"Often it would be better to stick to cask beer or key kegs. Work on getting the right yeast count, the CO2 level, think about the styles that suit keg dispense and, if they must bottle, make sure the customer gets it as fresh as possible.
"Oxygen is the enemy of beer, it's imperative after the initial aeration of wort that its ingress is limited as much as possible, particularly during packaging. Decent bottling machines, capable of packaging beer with a low oxygen count, aren't cheap.
"You only have to look at the guys who are producing the best beer in the States like Lagunitas, Brooklyn, Oscar Blues, Russian River, Sierra, Firestone - they will all be packaging their beer on Krones or KHS fillers and have their DO2 levels down well below 50ppb.
"Many of the smaller, new breweries in the UK will be bottling beer by hand. This will invariably result in massively high oxygen levels and the beer will literally fall apart in weeks."
Dedicated followers of fashion
There is also a suggestion many new breweries are too fad-driven when it comes to recipe development.
In recent years, the market has been awash with saisons, yet it could be claimed that few have done justice to the style by paying respect to its history. As such, the criticism is that some brewers have attempted to jump straight into experimentation without first mastering their trade.
This is clearly an issue for the credibility of small-batch beer but the likes of Pressure Drop and fellow newcomers Siren Craft have shown how consistency can be successfully meshed with innovation to ensure quality doesn't suffer.
In Pressure Drop's case, their core range includes a pale ale, American-style IPA, a brown ale and a traditional London porter. This is supplemented by two beers that showcase the brewers' personalities a little more - a foraged herb hefeweisse and a smoked dunkelweiss, each perfected through extensive testing on a smaller kit tailor-made for that particular style.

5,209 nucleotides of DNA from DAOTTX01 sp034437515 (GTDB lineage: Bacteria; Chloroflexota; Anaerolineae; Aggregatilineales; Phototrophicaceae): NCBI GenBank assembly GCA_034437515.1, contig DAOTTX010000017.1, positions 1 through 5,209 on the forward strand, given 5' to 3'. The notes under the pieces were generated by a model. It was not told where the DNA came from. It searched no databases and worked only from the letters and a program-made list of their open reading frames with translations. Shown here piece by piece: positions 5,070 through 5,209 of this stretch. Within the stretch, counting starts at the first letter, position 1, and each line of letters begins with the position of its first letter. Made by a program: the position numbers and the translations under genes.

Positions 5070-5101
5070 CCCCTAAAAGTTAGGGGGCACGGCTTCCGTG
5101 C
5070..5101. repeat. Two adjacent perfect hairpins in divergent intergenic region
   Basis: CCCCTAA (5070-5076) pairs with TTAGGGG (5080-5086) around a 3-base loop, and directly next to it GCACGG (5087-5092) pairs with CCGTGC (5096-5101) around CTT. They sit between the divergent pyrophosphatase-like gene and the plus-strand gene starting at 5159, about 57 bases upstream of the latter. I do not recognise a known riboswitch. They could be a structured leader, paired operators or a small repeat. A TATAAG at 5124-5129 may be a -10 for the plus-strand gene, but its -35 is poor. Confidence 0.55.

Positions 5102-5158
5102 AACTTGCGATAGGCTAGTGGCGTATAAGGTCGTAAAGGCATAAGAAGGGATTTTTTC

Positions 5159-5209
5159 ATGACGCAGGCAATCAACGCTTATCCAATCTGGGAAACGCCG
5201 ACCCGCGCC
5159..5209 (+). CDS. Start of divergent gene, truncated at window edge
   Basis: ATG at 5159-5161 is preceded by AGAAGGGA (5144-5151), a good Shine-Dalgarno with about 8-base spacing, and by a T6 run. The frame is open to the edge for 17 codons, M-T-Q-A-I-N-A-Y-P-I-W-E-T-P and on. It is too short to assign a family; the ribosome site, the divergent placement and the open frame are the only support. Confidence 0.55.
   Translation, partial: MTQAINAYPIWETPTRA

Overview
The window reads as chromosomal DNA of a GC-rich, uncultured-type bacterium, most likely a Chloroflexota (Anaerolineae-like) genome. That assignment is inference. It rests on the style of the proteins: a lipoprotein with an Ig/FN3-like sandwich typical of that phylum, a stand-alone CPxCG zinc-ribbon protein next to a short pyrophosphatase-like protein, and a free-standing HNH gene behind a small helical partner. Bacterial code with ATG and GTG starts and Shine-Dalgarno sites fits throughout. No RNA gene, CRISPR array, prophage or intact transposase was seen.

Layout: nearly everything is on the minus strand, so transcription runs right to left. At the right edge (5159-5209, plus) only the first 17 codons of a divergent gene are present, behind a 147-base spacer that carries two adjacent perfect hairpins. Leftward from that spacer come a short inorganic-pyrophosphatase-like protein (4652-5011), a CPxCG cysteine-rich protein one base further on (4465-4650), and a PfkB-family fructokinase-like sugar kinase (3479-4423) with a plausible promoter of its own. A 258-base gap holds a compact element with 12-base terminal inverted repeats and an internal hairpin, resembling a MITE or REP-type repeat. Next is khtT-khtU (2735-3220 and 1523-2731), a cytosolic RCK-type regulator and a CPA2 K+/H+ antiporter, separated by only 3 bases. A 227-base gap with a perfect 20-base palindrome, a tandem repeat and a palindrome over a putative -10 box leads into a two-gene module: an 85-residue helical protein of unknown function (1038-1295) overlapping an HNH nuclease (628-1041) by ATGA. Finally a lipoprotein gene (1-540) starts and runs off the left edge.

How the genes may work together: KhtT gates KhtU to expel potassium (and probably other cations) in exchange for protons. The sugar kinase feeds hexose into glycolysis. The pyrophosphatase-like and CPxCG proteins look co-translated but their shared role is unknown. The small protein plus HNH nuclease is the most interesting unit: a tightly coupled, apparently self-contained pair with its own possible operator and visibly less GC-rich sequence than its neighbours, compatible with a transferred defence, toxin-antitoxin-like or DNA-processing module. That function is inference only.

Sam believes Pressure Drop are far from unique, however, and argues that the majority of new brewers are driven by similarly good intentions.
He says, "Most brewers I know are striving all the time to make the best beer they can and most of the people coming into this business are doing it because they want to make great beer.
"Beer drinkers are free to be as discerning as they like, or not. As a beer drinker myself I don’t have a problem with lack of quality – there are plenty of beers around that I like and plenty that I love. The beers I don’t like, I don’t buy.
"I think there is plenty of room for more growth in small-batch beer. The market share is still tiny. None of us can predict the future, but I always think the best way to judge how things are going is to take a look around.
"Is the number of people buying local or micro-brewed beer growing, or declining? Likewise are the sales of micro-breweries growing or declining? How are large corporations responding? From what I see day-to-day this is still something that is growing – how much, no one can say."
Education the key to progression
This kind of passion is abundantly clear in the words and actions of many upstart breweries but, at the same time, there must be a happy medium to be found between rapid expansion and maintenance of quality standards.
Perhaps the onus is on the industry itself to become more self-policing, for more experienced brewers to work with newcomers in a bid to lift overall standards and improve the reputation of small-batch beer in relation to mainstream brands.
Perhaps, also, responsibility lies with bloggers, writers and journalists - myself included - to be more critical where necessary and improve their own skills to ensure they can properly identify off-flavours such as yeast bite, diacetyl and acetaldehyde.